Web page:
“Culture consists of patterns, explicit and implicit of and for behavior acquired and transmitted by symbols, constituting the distinctive achievement of human groups, including their embodiments in artifacts: the essential core of culture consists of traditional (i.e. historically derived and selected) ideas and especially their attached values. Moreover, culture systems may on the one hand be considered as products of action, on the other as conditioning elements of further action” (Kroeber ; Kluckholn, 1952, p. 181).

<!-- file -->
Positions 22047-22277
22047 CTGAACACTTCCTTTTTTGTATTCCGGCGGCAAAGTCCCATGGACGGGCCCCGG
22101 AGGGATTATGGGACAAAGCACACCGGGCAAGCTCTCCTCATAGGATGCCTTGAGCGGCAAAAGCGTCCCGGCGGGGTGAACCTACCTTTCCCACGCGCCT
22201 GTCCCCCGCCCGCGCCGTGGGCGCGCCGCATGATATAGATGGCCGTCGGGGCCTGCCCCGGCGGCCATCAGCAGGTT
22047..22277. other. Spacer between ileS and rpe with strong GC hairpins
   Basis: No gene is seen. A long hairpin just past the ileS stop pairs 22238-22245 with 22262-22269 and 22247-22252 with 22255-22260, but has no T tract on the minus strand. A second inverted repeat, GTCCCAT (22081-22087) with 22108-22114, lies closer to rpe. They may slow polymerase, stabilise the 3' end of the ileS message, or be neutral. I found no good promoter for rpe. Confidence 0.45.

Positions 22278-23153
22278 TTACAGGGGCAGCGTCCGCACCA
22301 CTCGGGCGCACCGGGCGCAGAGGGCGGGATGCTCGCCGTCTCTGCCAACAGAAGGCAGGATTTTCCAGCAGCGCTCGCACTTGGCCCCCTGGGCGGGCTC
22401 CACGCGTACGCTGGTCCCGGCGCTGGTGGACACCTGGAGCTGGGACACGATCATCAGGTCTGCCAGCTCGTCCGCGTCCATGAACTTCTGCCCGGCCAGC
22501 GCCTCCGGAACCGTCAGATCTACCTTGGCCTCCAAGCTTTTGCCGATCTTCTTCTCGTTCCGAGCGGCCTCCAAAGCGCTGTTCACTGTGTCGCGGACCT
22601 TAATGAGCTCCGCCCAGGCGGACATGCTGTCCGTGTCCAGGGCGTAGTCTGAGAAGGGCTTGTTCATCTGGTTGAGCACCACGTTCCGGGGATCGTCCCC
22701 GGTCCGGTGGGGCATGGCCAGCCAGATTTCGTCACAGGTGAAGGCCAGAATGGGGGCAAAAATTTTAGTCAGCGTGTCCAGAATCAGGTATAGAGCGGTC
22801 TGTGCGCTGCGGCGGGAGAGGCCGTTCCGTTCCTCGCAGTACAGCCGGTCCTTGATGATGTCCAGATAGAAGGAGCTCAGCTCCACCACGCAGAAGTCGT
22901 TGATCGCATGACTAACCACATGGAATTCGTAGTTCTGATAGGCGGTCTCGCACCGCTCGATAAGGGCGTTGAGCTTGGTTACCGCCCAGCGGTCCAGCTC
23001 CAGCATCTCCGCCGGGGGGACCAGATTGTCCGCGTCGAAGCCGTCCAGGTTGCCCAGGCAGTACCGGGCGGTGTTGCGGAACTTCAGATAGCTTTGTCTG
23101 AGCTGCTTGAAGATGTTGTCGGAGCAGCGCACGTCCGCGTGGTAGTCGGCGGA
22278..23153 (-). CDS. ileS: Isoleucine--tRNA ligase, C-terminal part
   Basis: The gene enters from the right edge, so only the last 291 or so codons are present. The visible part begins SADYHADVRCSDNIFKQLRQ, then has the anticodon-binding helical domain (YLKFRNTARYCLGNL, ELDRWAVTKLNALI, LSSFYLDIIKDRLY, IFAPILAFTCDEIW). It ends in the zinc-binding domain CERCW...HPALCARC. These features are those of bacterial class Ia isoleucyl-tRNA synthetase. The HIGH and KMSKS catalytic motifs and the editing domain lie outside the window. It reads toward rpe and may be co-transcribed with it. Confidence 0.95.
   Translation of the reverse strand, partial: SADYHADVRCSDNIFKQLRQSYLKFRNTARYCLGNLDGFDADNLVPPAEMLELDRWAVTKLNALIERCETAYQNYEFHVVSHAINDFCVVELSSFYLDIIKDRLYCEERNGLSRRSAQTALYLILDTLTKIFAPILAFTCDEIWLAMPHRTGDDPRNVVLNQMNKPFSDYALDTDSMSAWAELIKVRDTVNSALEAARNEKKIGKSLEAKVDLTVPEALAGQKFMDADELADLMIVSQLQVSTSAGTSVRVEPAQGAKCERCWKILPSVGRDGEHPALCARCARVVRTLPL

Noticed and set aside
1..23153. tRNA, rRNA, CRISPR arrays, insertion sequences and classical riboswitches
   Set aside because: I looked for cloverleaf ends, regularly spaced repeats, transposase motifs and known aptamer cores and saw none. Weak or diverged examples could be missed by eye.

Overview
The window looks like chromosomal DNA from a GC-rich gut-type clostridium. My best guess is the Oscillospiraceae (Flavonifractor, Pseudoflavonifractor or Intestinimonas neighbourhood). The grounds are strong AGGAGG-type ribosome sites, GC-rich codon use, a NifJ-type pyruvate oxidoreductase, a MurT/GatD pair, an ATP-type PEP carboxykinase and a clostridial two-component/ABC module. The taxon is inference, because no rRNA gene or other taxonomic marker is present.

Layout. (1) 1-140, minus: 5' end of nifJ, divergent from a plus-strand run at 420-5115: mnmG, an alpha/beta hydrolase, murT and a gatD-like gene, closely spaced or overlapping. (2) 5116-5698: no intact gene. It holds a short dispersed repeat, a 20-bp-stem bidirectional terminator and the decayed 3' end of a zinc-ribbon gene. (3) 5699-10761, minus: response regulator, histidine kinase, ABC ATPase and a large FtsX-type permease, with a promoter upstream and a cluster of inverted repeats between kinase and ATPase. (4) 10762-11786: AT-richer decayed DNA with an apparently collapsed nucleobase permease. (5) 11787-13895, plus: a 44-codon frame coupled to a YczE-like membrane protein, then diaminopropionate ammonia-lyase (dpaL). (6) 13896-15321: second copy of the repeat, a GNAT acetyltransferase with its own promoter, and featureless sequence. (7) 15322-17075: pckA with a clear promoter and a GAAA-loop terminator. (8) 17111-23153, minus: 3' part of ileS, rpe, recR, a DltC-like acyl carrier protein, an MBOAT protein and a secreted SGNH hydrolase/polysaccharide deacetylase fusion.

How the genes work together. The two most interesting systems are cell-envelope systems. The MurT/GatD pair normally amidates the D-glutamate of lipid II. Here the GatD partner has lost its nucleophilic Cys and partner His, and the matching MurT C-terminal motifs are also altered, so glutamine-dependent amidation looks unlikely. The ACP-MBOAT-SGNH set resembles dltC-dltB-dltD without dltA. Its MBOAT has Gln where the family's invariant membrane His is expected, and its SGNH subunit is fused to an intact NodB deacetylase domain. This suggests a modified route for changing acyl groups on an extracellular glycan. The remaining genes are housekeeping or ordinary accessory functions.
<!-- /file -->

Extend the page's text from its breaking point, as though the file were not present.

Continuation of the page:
Additionally, acculturation is the process of adapting to a new culture, and involves changes that take place when individuals from different cultural backgrounds come into extended, constant, direct content with each other (Berry, 2003). In order to adapt to new culture, individuals may have to alter their ways of speech, social behavior, altitudes, beliefs, and customs, such as the way they celebrate holidays and their choice of food and entertainment (Berry, 2003). Acculturation generally includes the psychological and social changes that a person experiences when s/he moves into a new and different cultural environment (Cabassa, 2003). However, the acculturation process may result in developing new survival skills and increase an individual’s ability to live in different settings. In particular, when an individual is learning a second language, the individual also learns the culture that within that language. In such cases, the level of acculturation is very intense. Moreover, what is involved in this general process of adaptation maybe the way an individual speaks or behaves, the types of holidays s/he celebrates, the choices s/he makes in food and entertainment, as well as beliefs and customs. This universal perspective of acculturation suggests that what differs from individual to individual is the course of adaptation, the level of difficulty experienced during the process, and the actual result of the acculturation experience (Berry, 1997; Berry, 1998).